In times like these, it’s best to zoom out and evaluate how you got to that particular point. This brings me to my last yet most essential point of all: Understanding where your self-worth comes from will be the most challenging work you ever do but will come with the highest reward.

I applied to five business schools and was rejected from four in February. These rejections, each more painful than the last, were disruptive in every sense of the word — disruptive to the plans I had so carefully laid out for my future, for the life I had envisioned, and for the understanding of my measures of self-worth that had become so intrinsically intertwined in all my decisions. Each rejection gnawed away at me; the words “we cannot offer you a place in our program at this time” seared in my mind as a constant reminder of how I was not good enough.

We teach children from a young age to know their worth, but do we teach them to define where it comes from?

Teaching children the importance of “knowing their worth” tends to be an explicit conversation, but the conversation around defining where that worth comes from is often a wordless one.

Shaped by cultural and societal factors, measures of self-worth are implicitly ingrained in children from a young age and become a driving force behind their decision-making for many years to come. Growing up as an Indian immigrant in the US, I carried a strong cultural responsibility to fit into the molds of success defined by my community. The “model minority” trope applies closely to those of us from the South Asian diaspora as we have seen generations after generations come westward seeking higher education, jobs, and better outcomes than those before them.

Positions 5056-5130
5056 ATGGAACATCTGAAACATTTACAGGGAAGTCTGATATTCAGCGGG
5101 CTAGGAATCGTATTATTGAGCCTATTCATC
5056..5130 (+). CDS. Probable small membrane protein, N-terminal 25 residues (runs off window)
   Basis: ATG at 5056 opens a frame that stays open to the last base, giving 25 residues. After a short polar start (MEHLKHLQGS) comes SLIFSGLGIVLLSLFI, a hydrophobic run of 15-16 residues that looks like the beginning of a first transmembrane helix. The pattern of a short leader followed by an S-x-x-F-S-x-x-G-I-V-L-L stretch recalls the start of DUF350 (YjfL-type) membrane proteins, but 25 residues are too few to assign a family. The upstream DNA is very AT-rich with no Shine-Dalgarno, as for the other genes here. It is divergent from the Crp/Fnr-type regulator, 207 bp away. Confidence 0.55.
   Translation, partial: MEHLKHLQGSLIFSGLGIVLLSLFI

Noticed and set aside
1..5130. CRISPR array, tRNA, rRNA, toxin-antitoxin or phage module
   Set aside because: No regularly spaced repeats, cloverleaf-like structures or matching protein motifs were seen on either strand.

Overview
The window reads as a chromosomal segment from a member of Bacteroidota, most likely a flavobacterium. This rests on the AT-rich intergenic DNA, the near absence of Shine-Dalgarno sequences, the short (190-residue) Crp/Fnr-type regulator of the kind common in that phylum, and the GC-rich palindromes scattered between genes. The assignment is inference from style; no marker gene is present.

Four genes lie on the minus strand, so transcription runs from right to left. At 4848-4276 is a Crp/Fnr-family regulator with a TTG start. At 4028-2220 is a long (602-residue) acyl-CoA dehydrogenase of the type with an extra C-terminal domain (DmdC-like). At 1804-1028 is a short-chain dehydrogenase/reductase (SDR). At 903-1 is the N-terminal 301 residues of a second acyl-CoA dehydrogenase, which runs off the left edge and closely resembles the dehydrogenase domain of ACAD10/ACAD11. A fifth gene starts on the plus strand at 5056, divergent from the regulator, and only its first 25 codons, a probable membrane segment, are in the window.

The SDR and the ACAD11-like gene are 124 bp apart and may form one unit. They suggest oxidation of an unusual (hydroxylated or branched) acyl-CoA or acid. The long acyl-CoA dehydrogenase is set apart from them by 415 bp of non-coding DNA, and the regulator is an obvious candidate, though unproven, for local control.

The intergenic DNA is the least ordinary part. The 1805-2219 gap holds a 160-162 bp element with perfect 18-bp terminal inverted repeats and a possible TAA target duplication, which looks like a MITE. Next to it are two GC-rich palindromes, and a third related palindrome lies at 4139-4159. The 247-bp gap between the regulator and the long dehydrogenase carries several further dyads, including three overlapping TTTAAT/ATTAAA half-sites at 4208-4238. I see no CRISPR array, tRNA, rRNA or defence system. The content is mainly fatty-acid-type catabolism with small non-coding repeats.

It was not uncommon to hear stories of Indian parents teaching their child to recite “Harvard, Princeton, Yale…Harvard, Princeton, Yale…HPY, HPY….” every night before they fell asleep, hoping to channel the power of the already culturally-appropriate Indian mantra and apply it to achieve their goals. Whether “their” means the parent’s or the child’s, that’s up to you to decide.

Unlearning that your achievements, institutional or otherwise, do not determine your self-worth is very difficult. It requires unpacking years of generational pressures that are passed down due to factors that are out of your control, like who you are and the communities you belong to. The good news is that while understanding these deeply rooted motivations may be the hard part, getting to relearn from where you derive joy allows you to rewire your brain and live your most authentic life.

So if you’re a parent reading this and your child is reciting the “HPY” mantra, be sure not to neglect the significance of the additional silent “A” and “P” letters — it’s most important to be. “HAPPY. Happy in the knowledge that your self-worth is based on who you are at your core and how you improve the lives of the people you love.

If you listen closely enough, through a resounding “NO” from the universe, you can hear a quieter “yes”; you just really have to listen for it.